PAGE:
From 1435 to 1474, the rector of St Peter and St Paul, Swaffham, compiled the 'Swaffham Black Book' which is an inventory of all the work done on the church.  The Black Book (still in the Swaffham Church library), lists all those who gave money to the church.  It shows that John Chapman, a local person and church warden, paid for the new north aisle and also gave money to the fund for the church spire in 1462, when the church was rebuilt on the site of an earlier one. He also made many other generous gifts.  Still today, on the ends of the front pew in the north aisle of the church there is a carving of a man with a pack on his back.

20 Jan 2020

Thursday, January 16, 2020

Here there be Dragons!

Today is

Appreciate A Dragon Day

Dragons have existing in the mythology of cultures from all over the world; cultures that, during early days, had no interaction with one another.  Dragons inspire us and fill us with fear at the same time.  Historically, western dragons have always been depicted as fearsome creatures to either overcome or have a kinship with, while eastern dragons were typically equated with the royalty and heavenly forces. 

In the book “The Flight of Dragons” by Peter Dickinson, he hypothesizes that the chief obstacle to admitting the past existence of dragons is the difficulty of powered flight by so large an organism.  He offers a very believable argument.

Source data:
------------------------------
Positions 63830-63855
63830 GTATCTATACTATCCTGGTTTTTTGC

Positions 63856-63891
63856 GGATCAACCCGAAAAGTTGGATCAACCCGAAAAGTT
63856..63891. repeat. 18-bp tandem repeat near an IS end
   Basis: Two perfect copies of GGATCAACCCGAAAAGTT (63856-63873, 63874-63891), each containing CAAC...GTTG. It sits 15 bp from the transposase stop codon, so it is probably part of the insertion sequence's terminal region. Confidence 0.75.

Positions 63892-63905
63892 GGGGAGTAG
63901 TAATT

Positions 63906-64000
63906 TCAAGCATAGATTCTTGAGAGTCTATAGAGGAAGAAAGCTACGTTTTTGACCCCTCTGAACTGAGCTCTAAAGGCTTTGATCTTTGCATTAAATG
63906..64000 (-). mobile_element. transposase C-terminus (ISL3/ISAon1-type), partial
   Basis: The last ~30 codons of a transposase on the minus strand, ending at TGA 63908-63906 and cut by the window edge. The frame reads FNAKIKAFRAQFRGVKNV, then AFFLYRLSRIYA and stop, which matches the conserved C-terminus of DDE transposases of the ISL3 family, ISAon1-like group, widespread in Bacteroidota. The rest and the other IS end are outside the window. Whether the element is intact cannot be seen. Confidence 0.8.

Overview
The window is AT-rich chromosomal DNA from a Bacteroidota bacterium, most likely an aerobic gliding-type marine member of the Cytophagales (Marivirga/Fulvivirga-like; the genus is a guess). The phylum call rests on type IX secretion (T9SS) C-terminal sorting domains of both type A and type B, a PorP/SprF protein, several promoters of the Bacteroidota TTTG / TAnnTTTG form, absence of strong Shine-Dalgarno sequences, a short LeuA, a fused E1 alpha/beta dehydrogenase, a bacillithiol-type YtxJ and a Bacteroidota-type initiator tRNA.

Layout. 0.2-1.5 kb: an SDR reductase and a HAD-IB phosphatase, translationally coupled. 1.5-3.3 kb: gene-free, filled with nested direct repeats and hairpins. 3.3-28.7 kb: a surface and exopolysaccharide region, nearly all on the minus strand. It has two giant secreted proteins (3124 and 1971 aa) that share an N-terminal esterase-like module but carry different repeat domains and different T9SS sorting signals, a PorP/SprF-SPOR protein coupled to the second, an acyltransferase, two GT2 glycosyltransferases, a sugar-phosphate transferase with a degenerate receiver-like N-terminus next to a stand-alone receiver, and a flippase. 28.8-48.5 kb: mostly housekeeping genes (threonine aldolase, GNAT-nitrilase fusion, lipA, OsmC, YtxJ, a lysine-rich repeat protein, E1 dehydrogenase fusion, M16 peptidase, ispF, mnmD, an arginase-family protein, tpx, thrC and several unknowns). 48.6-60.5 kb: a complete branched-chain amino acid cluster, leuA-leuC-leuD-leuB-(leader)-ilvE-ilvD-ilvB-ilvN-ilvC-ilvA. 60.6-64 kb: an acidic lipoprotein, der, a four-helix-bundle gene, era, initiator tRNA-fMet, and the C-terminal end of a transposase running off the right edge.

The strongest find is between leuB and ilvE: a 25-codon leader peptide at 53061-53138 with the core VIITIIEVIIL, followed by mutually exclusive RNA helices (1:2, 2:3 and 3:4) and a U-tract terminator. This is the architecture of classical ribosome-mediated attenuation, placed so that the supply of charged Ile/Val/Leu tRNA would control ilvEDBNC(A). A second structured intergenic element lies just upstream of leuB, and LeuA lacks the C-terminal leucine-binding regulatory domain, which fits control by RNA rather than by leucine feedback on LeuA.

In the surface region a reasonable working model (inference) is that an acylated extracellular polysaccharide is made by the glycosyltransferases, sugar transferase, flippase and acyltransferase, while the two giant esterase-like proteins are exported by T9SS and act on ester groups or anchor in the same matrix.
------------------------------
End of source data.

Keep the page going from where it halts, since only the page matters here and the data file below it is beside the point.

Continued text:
He speculates dragons had within their abdomen a dirigible-like structure in which hydrochloric acid would dissolve large amounts of excess bone, releasing massive amounts of hydrogen that, once aloft, would support the body above the ground. The dragon's wings are traced to "modifications of the ribcage" (an anatomical evolutionary path shared by the genus Draco), and the expulsion of fire from the throat, as a means of removal of excess gas. The absence of fossil evidence is traced again to the internal acids, which (in Dickinson's view) would dissolve the bones soon after death.

Works for me!

Some Dragons do exist.

Some of my favorite books are the Pern books.

 Anne McCaffrey.
May you fly with the dragons you so loved.

I want one of those little ones!

16 Jan 2020

Wednesday, January 15, 2020

am faoilleach

This is January.  (Yiyue, Januar, Januari, Gennaio, Ianuarius, Ocak)  January is, in the Northern Hemisphere, considered the second month of WINTER and the COLDEST month of the year.  Temperatures in my part of Texas generally range from 20° to 40°F. 

Since January marks the end of the old year and the beginning of the new one, ancient Romans saw it as the bridge or doorway between the past and the future.  Therefore, they called this month after the ancient god Janus, the double-headed god of doors, beginnings, endings, and transitions.

The Anglo-Saxons of ancient Britian called this first month, Wulfmonath, or the month of wolves, to mark the time of the year when cold and starving wolves would scavenge towns and villages for food.

Charles the Great, better known as Charlemagne, designated January as Wintarmanoth, meaning winter or cold month.

January is National Soup Month (you eat soup when it’s cold, right?), National Staying Healthy Month (cold – illness – staying healthy), and National Hobby Month (too cold to go outside).

Today is Wednesday, January 15. 

Today is National Bagel Day.  What could be better than a nice hot bagel with your morning coffee.

Bagels have a long and highly documented history that travels from the Jewish families of Poland in the 1600s to ready-to-pop-into-your-toaster today.  And, unlike many things created nearly five-hundred years ago, bagels are remarkably unchanged.  Toppings may have evolved over time but a bagel is a constant.